• Are there captions for videos on your website to make the content accessible for those with hearing problems? 
  • Is your website accessible with both mouse and keyboard navigation? 
  • Can someone zoom in and out text on your website to meet their vision needs? 

These are just a few questions you should ask when making your site more accessible. Use web accessibility evaluation tools like Wave to conduct a thorough test. They assess how accessible your site is, assign a score, and then provide recommendations on how to improve accessibility. 

Certain jurisdictions, including the United States and Europe, legally require an accessible website. For this reason, it’s best to work with accessibility testing experts to ensure you comply with regulations in your area. 

4. Set up 301 redirects

If you edit URL slugs or merge multiple web pages into one when redesigning your site, a 301 redirect comes in handy. This permanent redirection automatically sends users and search engines from an old URL that no longer works to the new ones that lead to particular content.

Without 301 redirects, users who click on old, broken links will get a 404 error message. Anyone who’s ever seen an “Oops, looks like the page you are looking for no longer exists” message knows that discovering a 404 error isn’t a great user experience. On the other hand, search engines might treat the old URLs as dead links, which can hurt your website’s ranking for relevant keywords. 

How you create 301 redirects depends on your CMS or content management system. For instance, the steps for setting up redirects on a WordPress website differ from those of a Shopify e-commerce store. 

5. Test your website on desktop and mobile devices

Google recommends a design that automatically adjusts website layout and elements to adapt to any device's screen size. If you only test your site on a desktop before launch, you might miss crucial layout issues on mobile screens. This can hurt user experience and negatively affect your ranking on search engines. 

Most website builders allow you to preview and edit your website's appearance on mobile and desktop before going live. Ensure you switch to each mode and fix any areas where the layout appears distorted or elements overlap. Also, pay close attention to font sizes, content spacing, and images to make sure they are optimized for each screen size. Learn more about testing mobile usability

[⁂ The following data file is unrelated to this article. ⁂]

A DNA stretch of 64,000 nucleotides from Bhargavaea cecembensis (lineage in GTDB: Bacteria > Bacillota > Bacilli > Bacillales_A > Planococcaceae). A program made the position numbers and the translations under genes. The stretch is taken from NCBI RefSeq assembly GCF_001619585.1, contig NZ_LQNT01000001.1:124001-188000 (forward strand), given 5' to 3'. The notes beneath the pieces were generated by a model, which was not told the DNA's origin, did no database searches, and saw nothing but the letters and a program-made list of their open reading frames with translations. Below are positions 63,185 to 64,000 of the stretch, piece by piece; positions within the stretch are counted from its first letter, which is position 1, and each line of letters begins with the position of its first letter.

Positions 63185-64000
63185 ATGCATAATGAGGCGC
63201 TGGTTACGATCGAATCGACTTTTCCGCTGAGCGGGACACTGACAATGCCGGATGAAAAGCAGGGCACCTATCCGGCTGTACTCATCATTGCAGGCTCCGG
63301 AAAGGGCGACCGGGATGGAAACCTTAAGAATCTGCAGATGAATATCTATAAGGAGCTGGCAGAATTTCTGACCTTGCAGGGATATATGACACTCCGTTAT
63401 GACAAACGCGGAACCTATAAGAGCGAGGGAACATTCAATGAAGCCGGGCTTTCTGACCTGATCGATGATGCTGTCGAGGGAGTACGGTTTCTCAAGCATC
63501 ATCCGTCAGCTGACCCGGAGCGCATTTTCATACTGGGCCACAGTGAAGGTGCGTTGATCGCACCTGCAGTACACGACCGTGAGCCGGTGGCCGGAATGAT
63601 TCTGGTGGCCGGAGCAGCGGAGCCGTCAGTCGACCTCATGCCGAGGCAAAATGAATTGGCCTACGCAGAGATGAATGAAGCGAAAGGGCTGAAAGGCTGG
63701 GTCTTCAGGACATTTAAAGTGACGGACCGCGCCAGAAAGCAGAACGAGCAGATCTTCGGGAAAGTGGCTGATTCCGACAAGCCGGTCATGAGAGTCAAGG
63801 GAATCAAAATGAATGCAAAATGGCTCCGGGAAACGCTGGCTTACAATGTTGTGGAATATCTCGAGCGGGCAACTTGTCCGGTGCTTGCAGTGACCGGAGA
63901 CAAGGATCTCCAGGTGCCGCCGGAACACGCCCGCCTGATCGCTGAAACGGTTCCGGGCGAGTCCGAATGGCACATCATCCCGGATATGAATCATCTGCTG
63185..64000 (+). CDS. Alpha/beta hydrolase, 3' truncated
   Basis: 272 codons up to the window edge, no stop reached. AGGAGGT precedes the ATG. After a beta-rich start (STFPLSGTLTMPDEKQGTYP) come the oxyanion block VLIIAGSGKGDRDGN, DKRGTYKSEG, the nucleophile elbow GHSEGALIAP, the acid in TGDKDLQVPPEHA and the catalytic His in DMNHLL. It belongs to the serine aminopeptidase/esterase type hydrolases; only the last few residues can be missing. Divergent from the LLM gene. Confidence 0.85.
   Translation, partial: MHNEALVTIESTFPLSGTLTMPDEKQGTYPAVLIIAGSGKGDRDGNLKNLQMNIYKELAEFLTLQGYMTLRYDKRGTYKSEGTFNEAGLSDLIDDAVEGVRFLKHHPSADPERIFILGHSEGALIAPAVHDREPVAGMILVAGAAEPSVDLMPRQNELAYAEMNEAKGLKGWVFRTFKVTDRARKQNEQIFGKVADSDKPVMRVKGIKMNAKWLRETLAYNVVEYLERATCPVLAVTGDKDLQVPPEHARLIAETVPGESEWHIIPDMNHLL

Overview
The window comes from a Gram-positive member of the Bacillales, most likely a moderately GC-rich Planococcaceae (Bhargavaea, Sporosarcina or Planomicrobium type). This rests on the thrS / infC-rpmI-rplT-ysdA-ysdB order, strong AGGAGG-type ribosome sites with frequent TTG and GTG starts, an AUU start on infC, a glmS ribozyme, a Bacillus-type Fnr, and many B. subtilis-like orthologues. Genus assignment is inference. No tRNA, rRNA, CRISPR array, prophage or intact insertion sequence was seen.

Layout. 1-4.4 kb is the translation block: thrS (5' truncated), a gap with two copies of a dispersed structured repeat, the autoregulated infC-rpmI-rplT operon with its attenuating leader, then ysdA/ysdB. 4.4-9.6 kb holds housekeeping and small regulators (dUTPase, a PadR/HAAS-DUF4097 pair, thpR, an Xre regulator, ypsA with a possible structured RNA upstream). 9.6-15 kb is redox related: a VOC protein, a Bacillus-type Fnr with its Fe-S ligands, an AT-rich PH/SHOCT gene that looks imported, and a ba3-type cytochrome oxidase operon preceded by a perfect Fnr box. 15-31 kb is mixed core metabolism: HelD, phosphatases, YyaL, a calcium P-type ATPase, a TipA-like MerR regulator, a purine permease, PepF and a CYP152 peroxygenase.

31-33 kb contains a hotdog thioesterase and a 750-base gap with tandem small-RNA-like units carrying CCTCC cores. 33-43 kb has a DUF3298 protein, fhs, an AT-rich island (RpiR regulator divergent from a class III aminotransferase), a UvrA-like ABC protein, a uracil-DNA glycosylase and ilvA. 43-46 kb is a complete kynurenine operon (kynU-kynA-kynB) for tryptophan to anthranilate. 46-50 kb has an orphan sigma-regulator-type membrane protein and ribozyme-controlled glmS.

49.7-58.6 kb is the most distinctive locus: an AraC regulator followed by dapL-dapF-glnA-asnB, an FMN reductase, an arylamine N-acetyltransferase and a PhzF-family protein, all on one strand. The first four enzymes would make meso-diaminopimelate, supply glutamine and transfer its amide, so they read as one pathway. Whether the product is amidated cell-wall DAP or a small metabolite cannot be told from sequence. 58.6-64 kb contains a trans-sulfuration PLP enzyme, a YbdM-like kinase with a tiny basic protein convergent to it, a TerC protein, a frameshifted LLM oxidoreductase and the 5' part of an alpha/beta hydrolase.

6. Make sure your site is secure

A secure website uses HTTPS (Hypertext Transfer Protocol Secure). HTTPS is an encrypted communication method between your site and users’ browsers. It protects data, such as login credentials and user payment details, from cybercriminals intercepting it during transmission. 

Because HTTPS is a Google ranking factor, you need it to become more visible in search results. If you don’t use it, some browsers, such as Google Chrome, warn users that your site is insecure. The good news is that websites built on Wix and WordPress will automatically use HTTPS after going live. But if your web host doesn’t provide HTTPS by default, you must enable it manually. How? 

Start by buying a Secure Sockets Layer (SSL) certificate, which encrypts data transmitted between your website and prospects’ browsers. Some certificate providers like Let’s Encrypt offer SSL for free. Next, install the certificate on your site through your web hosting provider to activate a secure connection. 

7. Create a sitemap

Another item on your pre-launch website checklist is a sitemap. It lists all the web pages on your website that you want search engines to index and rank on result pages. It helps Google navigate your site more effectively. 

If your new website only has a handful of pages (less than 50), manually creating a sitemap is manageable. But if your site is large and contains hundreds of URLs, you’ll need a generator like to build a sitemap automatically. After that, submit the sitemap to Google via Search Console. 

8. Conduct a stress test

A website stress test evaluates your site’s performance under high traffic. It’s an essential part of the website checklist because it helps identify and fix potential bottlenecks, weaknesses, and performance issues that could arise when many users access the site simultaneously.

However, not all websites require stress testing. It’s suitable if you expect your website to experience extreme traffic spikes on particular occasions. For instance, if you own an e-commerce site, you may get many visitors during promotions.

Technical tools like JMeter by Apache help you conduct a website stress test. During the test, they bombard your website with a controlled surge of simulated virtual users, allowing you to see how it would respond to traffic spikes in the real world. This helps you optimize your site to remain accessible and responsive during periods of high demand.